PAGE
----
But what do we hear today with all the hand-wringing over these new demographic figures that Newsweek dwells upon? Just this: that the mountains of prey, the plunder-mountains, have the upper hand—and that Christians, rather than considering what they did to eviscerate the Word of God of its transforming power, have only consolidated their theological positions the more rigidly. They are determined to stay the course, but have missed the boat.
Consequently, we have no basis for commanding any obstructing mountains to be leveled to a plain, as Zerubbabel was able to do (Zech. 4:1–10). Our position with the mountains of prey then becomes reversed, and we fall under their weight. We then compromise by co-opting statism. This process is not new, as Rushdoony makes clear by quoting William Barlow (died 1613) thus: “But RELIGION turned into STATISME, will soon prove ATHEISME.”21 And without the law of God, we have neither a transcendent standard to counter the gravitational tug toward statism, nor a solid basis for liberty.
What Is the World Actually Waiting For?
The shifting demographics make clear that the church is not offering what the world is waiting for. What the world is waiting for, according to the infallible Word of God, will doubtless surprise many modern Christians:
He [the Messiah] shall not fail nor be discouraged, till he have set judgment in the earth: and the isles shall wait for his law. (Isa. 42:4)
This, in a nutshell, is the missing piece of the puzzle. The church, by neglecting the law of God, goes empty-handed to the nations with a tattered, incomplete message. The gospel proclamation is abridged and incompletely taught, and the far-off lands (the isles) are left to keep waiting, ever waiting, for His law—despite Paul’s clear statement that Christians are the ones chosen by God to “establish the law” (Rom. 3:31).
If the church were to faithfully proclaim God’s law (and not go to battle lopsided with only the gospel but without “every word that proceeds from the mouth of God”), the isles would receive instruction, and the demographics would be significantly different. But the church is too intent on trying to be successful to waste time on obedience. Being disobedient, it won’t be successful either.
Moreover, Psalm 76 has a bearing on why the Messiah shall not fail nor be discouraged in setting up justice in the earth, with the isles (distant lands) waiting for His law. The psalmist there explains how God handles His opponents to insure no failure or discouragement plague the Messianic enterprise:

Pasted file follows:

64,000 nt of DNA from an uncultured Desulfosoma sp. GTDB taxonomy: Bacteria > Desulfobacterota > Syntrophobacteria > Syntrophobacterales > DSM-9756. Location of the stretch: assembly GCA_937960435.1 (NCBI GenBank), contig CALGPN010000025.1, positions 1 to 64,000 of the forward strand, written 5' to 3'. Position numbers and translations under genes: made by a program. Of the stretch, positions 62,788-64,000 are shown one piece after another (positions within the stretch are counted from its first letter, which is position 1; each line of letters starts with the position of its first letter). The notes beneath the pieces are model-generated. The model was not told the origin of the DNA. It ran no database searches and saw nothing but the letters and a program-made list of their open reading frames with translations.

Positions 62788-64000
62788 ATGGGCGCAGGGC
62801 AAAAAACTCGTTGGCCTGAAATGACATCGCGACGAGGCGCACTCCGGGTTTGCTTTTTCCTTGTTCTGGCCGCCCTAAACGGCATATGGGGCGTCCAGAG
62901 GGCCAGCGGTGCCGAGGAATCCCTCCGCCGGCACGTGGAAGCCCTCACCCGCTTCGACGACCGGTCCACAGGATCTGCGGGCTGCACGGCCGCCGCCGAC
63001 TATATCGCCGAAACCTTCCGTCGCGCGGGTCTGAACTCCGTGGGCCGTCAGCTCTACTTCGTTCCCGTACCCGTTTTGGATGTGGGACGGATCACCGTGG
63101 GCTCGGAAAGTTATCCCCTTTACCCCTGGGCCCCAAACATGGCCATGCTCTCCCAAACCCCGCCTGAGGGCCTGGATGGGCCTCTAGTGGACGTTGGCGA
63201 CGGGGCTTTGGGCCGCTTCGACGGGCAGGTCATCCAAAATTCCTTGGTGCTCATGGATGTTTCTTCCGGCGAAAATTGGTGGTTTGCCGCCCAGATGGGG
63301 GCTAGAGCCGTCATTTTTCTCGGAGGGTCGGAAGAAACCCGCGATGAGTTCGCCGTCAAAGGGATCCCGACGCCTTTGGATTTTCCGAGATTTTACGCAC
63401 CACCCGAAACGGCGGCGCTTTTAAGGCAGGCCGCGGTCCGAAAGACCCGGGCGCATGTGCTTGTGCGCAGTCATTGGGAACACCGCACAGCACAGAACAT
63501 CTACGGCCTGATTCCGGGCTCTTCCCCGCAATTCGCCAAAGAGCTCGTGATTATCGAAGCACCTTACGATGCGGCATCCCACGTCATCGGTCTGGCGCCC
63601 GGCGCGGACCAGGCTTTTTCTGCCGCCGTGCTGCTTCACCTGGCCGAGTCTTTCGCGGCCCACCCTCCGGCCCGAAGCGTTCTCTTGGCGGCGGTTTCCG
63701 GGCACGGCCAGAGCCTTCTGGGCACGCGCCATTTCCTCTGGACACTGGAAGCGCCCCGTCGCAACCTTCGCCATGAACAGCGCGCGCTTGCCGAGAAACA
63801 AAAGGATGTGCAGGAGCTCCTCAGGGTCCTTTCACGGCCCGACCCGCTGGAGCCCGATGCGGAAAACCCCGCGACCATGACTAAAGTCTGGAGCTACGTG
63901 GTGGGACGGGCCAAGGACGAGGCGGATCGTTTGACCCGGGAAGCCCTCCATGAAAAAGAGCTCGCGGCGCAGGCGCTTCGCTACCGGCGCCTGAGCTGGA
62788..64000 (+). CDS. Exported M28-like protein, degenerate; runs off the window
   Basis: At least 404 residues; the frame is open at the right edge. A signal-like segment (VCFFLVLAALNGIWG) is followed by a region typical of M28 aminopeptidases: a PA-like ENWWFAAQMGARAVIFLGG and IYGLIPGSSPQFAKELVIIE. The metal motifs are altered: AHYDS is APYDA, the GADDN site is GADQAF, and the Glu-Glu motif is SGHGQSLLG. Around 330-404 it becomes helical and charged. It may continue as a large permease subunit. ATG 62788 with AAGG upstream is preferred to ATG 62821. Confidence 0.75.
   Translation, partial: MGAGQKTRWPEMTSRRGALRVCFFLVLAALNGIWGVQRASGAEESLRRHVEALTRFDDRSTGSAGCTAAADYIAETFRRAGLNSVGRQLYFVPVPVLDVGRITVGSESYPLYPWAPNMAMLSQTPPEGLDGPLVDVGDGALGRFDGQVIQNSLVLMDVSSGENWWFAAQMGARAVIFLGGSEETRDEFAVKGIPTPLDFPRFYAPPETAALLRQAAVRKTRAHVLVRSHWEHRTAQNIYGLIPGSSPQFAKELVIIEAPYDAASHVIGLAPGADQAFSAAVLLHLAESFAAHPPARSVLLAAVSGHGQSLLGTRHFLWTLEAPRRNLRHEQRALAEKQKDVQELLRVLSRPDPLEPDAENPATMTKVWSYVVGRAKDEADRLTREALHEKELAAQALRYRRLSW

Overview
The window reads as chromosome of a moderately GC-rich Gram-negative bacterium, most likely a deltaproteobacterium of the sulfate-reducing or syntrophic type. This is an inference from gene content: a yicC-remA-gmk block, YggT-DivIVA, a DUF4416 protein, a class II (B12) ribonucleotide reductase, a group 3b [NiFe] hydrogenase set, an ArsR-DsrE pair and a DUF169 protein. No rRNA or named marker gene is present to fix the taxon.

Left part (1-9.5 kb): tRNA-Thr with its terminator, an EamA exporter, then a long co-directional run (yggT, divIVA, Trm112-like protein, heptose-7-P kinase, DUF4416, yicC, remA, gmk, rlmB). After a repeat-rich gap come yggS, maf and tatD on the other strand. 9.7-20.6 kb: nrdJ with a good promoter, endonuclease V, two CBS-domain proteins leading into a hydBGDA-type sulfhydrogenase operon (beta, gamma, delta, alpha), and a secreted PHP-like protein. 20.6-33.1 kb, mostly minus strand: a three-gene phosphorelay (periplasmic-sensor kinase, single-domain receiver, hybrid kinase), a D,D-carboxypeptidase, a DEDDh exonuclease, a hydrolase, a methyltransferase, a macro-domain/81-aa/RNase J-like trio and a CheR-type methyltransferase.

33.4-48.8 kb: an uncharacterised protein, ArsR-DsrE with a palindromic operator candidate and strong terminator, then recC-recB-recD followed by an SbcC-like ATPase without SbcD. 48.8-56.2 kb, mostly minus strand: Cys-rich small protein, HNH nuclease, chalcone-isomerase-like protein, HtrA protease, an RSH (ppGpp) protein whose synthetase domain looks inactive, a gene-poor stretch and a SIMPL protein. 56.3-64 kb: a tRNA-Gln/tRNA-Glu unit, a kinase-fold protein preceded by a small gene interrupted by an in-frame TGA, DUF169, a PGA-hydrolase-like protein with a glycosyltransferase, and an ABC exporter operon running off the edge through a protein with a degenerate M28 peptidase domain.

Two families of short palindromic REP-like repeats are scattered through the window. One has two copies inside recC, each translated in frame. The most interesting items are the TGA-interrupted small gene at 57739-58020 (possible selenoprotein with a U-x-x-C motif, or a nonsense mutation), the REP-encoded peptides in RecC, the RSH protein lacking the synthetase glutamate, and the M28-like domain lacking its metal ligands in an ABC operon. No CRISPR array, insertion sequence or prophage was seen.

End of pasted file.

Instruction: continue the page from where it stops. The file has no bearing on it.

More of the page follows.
He can stop their fury when he pleaseth. “Surely,” saith the Psalmist, “the wrath of man shall praise thee: the remainder of wrath shalt thou restrain,” Ps. lxxvi.10. When so much of their wrath is let out as shall exalt his praise, he can, when he pleaseth, set up a power greater than the combined strength of all sinning creatures, and restrain the remainder of the wrath that they had conceived. “He shall cut off the spirit of princes: he is terrible to the kings of the earth,” verse 12. Some he will cut off and destroy, some he will terrify and affright, and prevent the rage of all. He can knock them on the head, or break out their teeth, or chain up their wrath; and who can oppose him?22
See also John Owen’s sermon on Psalm 76:5, “Human Power Defeated.”23 Owen there actually ties in the covenant law of Deuteronomy 28 with the judgments being pronounced and executed in this psalm.24 That key insight is one we turn to last.
The Incomplete God We Preach
The so-called lordship controversy of recent decades focused on the (false) claims of those who held that they had accepted Christ as Savior, but not (yet) as Lord. Those who have led the battle against this diminution of Christ’s claims have rightly seen the blasphemy inherent in demoting Christ from offices that are legitimately His by divine right.
But modern Christianity’s disdain for God’s law is a replay of the lordship controversy all over again. Isaiah 33:22 states, “For the LORD is our judge, the LORD is our lawgiver, the LORD is our king; he will save us.” We have four offices for God proclaimed here: judge, lawgiver, king, and savior. Yet few Christians since the Puritans have done any justice at all to God as their lawgiver. We go into battle, not with a two-edged sword, but with a limp toothpick, when we fail to proclaim God as He proclaims Himself to us. To pick and choose which of the four offices we’re comfortable with is to build ourselves an idol.
To a large extent, God as lawgiver is an alien concept and His law (revealed in Exodus through Deuteronomy) an alien concept to most modern Christians. This weakness in our collective Christian faith gives rise to the pathological demographics Dr. Mohler bemoans.
If anything, the decline of modern pietistic Christianity that appears to be reported in Newsweek is evidence that God is not mocked. “To the law and to the testimony: if they speak not according to this word, it is because there is no light in them” (Isa. 8:20). Christians who have preached lawless darkness for too long have found their harvests to be ravaged by drought. They may have exorcised a particular humanistic demon here or there, but without the law of God, seven worse demons can occupy the seat of Christian discourse and make a mere pretense of orthodoxy.25